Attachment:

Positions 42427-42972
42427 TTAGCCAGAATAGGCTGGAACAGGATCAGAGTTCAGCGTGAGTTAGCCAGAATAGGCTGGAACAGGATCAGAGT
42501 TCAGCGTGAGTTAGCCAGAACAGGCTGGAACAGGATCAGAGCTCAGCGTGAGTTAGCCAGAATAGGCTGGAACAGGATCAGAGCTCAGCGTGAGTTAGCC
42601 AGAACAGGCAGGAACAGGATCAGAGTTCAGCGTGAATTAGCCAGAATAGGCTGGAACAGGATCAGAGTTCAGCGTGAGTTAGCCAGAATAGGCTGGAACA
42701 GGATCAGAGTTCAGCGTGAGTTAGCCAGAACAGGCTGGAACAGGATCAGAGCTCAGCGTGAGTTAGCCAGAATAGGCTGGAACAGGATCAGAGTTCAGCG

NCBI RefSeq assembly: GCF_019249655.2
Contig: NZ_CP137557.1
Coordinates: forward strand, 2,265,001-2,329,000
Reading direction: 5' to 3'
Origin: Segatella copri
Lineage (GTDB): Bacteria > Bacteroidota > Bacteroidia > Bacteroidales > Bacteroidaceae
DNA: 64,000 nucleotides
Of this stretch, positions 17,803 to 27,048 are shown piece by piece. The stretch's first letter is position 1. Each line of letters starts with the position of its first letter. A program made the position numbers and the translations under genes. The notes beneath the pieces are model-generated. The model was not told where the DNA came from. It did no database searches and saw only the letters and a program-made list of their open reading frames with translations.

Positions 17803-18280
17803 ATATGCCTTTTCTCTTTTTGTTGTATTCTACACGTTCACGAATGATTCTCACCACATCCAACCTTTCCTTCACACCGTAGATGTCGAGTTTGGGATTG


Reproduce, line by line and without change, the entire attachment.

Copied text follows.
Positions 42427-42972
42427 TTAGCCAGAATAGGCTGGAACAGGATCAGAGTTCAGCGTGAGTTAGCCAGAATAGGCTGGAACAGGATCAGAGT
42501 TCAGCGTGAGTTAGCCAGAACAGGCTGGAACAGGATCAGAGCTCAGCGTGAGTTAGCCAGAATAGGCTGGAACAGGATCAGAGCTCAGCGTGAGTTAGCC
42601 AGAACAGGCAGGAACAGGATCAGAGTTCAGCGTGAATTAGCCAGAATAGGCTGGAACAGGATCAGAGTTCAGCGTGAGTTAGCCAGAATAGGCTGGAACA
42701 GGATCAGAGTTCAGCGTGAGTTAGCCAGAACAGGCTGGAACAGGATCAGAGCTCAGCGTGAGTTAGCCAGAATAGGCTGGAACAGGATCAGAGTTCAGCG

NCBI RefSeq assembly: GCF_019249655.2
Contig: NZ_CP137557.1
Coordinates: forward strand, 2,265,001-2,329,000
Reading direction: 5' to 3'
Origin: Segatella copri
Lineage (GTDB): Bacteria > Bacteroidota > Bacteroidia > Bacteroidales > Bacteroidaceae
DNA: 64,000 nucleotides
Of this stretch, positions 17,803 to 27,048 are shown piece by piece. The stretch's first letter is position 1. Each line of letters starts with the position of its first letter. A program made the position numbers and the translations under genes. The notes beneath the pieces are model-generated. The model was not told where the DNA came from. It did no database searches and saw only the letters and a program-made list of their open reading frames with translations.

Positions 17803-18280
17803 ATATGCCTTTTCTCTTTTTGTTGTATTCTACACGTTCACGAATGATTCTCACCACATCCAACCTTTCCTTCACACCGTAGATGTCGAGTTTGGGATTG